Everything you need to know, to do everything you want to do


How to answer the question about why you want the job

answer the question about why you want the job

How do you answer the question about why you want the job, when asked during the interview? Our guide outlines what to say and NOT say if you want success.

Find more great career guides, tips and advice

Job interviews are sometimes like a diplomatic gauntlet with questions and answers, the meaning of which can largely be found between the lines. People who are so honest that it almost hurts are clearly at a disadvantage in interviews. Because there are only two types of answers: acceptable and totally catastrophic, which destroy the prospect of the new job. When answering the question of why exactly you want to change your job, you should under no circumstances take an example from the following 6 headlines when you answer the question about why you want the job.

6 ways NOT to answer the question about why you want the job, and what you should say instead

I need more money.

More wages – Statistically, this is one of the main reasons why employees change jobs. HR managers know that too. The problem with this is that you shouldn’t appear too opportunistic, otherwise the HR manager thinks that if you have a better-paid opportunity, you’ll be looking for space again. Companies prefer loyal applicants

Therefore, make sure that your answer expresses enough passion for the position you are applying for.

I want more time for my […].

It doesn’t matter whether you want to spend more time with your family, with hobbies or other projects, this shot backfires. The HR manager only hears: This person doesn’t want to work for us at all and everything else is more important to them than work. This way of thinking is no longer up-to-date, because burnout is out – be careful though: you cannot know how “traditional” your opponent’s views are. 

You should therefore justify the change by saying that you want a different working environment that the new employer has to offer .

I want to change because your company is very prestigious.

Do you understand exactly what the interview questions are supposed to mean? Probably not if you answer that way. This answer also has a bad taste for HR professionals. On the one hand, they want employees who are confident enough not to peddle with the prestige of the company. On the other hand, HR managers prefer that the job change is justified with enthusiasm for the new position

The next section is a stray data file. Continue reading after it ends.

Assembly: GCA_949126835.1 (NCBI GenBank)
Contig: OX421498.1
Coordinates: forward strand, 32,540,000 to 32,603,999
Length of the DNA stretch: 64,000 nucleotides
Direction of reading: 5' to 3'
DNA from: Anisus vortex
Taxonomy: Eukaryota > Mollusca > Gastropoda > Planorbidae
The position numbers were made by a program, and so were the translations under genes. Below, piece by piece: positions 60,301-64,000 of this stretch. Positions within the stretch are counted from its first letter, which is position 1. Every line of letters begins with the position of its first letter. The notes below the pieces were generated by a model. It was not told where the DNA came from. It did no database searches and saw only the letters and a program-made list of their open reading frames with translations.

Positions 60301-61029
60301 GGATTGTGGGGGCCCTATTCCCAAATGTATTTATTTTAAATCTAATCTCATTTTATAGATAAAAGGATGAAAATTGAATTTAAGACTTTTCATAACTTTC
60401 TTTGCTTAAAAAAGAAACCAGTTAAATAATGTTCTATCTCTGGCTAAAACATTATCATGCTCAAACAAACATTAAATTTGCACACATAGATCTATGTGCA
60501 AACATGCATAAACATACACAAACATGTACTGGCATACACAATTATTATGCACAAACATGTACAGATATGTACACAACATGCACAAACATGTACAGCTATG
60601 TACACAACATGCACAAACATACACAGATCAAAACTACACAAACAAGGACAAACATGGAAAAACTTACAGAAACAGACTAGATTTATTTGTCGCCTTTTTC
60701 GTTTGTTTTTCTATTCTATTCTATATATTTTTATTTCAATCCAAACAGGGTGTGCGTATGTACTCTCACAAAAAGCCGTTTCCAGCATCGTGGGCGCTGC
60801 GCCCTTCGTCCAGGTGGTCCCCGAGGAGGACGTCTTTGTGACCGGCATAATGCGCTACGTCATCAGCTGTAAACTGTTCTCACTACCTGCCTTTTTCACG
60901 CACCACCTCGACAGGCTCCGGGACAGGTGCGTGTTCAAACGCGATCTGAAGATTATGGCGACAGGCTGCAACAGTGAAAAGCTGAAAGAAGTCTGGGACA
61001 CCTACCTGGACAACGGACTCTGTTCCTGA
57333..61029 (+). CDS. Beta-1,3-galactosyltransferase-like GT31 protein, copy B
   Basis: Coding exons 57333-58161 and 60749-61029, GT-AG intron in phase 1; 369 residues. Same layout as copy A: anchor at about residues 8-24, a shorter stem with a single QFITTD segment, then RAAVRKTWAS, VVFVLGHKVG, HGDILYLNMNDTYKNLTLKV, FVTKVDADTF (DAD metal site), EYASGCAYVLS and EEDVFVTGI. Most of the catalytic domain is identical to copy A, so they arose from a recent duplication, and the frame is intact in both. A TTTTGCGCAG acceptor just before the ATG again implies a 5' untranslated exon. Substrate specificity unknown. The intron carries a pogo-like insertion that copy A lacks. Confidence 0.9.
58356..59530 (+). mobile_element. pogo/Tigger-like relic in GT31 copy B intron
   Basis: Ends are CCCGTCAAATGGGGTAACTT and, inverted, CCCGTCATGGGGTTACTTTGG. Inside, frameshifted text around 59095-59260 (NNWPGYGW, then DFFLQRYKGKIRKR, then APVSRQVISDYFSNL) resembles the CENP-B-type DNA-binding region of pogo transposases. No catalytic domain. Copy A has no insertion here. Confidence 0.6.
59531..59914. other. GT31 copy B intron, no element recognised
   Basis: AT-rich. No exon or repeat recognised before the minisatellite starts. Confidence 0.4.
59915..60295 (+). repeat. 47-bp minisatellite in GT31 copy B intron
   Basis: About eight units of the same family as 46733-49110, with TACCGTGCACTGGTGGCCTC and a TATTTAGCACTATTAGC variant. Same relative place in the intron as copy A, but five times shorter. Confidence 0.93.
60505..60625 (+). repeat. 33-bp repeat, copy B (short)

Rather, mention how much you want to develop professionally and why the new job is ideal for this. In this way, you can even convince extremely critical HR staff.

I’m aiming to change jobs because my old job was [negative statement].

If you answer this, it is possible that your loyalty will be questioned. Under no circumstances should you be drawn into making negative statements about your old position, former colleagues or former superiors. With every negative statement, it is assumed that one day you will also find out about the job for which you are applying. 

Do it better: your reason for changing jobs should indicate where you want to go, not what you are fleeing from

I want to change jobs because I want less stress.

This is also an understandable, entirely human reason. In the end, this even proves that you are a resilient worker and that you know your own limits and resources. Unfortunately, this reason nevertheless causes eyebrows to be raised. So don’t do it. Surrendering responsibility or shifting down a gear does not fit into the career logic of most HR professionals. At best, you have to put up with the following question as to whether you are resilient enough at all. In the worst case, you give the impression during the interview that your motivation leaves something to be desired.

I just have to change jobs for personal reasons

Do not wake up sleeping dogs. In general, the more specific the reasons you give, the fewer untrue horror scenarios the HR manager can think of. If you remain too vague in the reasoning, the personnel manager can accept all kinds of negative things. Don’t be too detailed, either. Short, precise, and well-considered answers are ideal. To save time, you can also take the initiative: HR managers are not the only ones who can ask questions in job interviews .

If you prepare well for the interview and avoid these mistakes, your chances of getting a new job are excellent.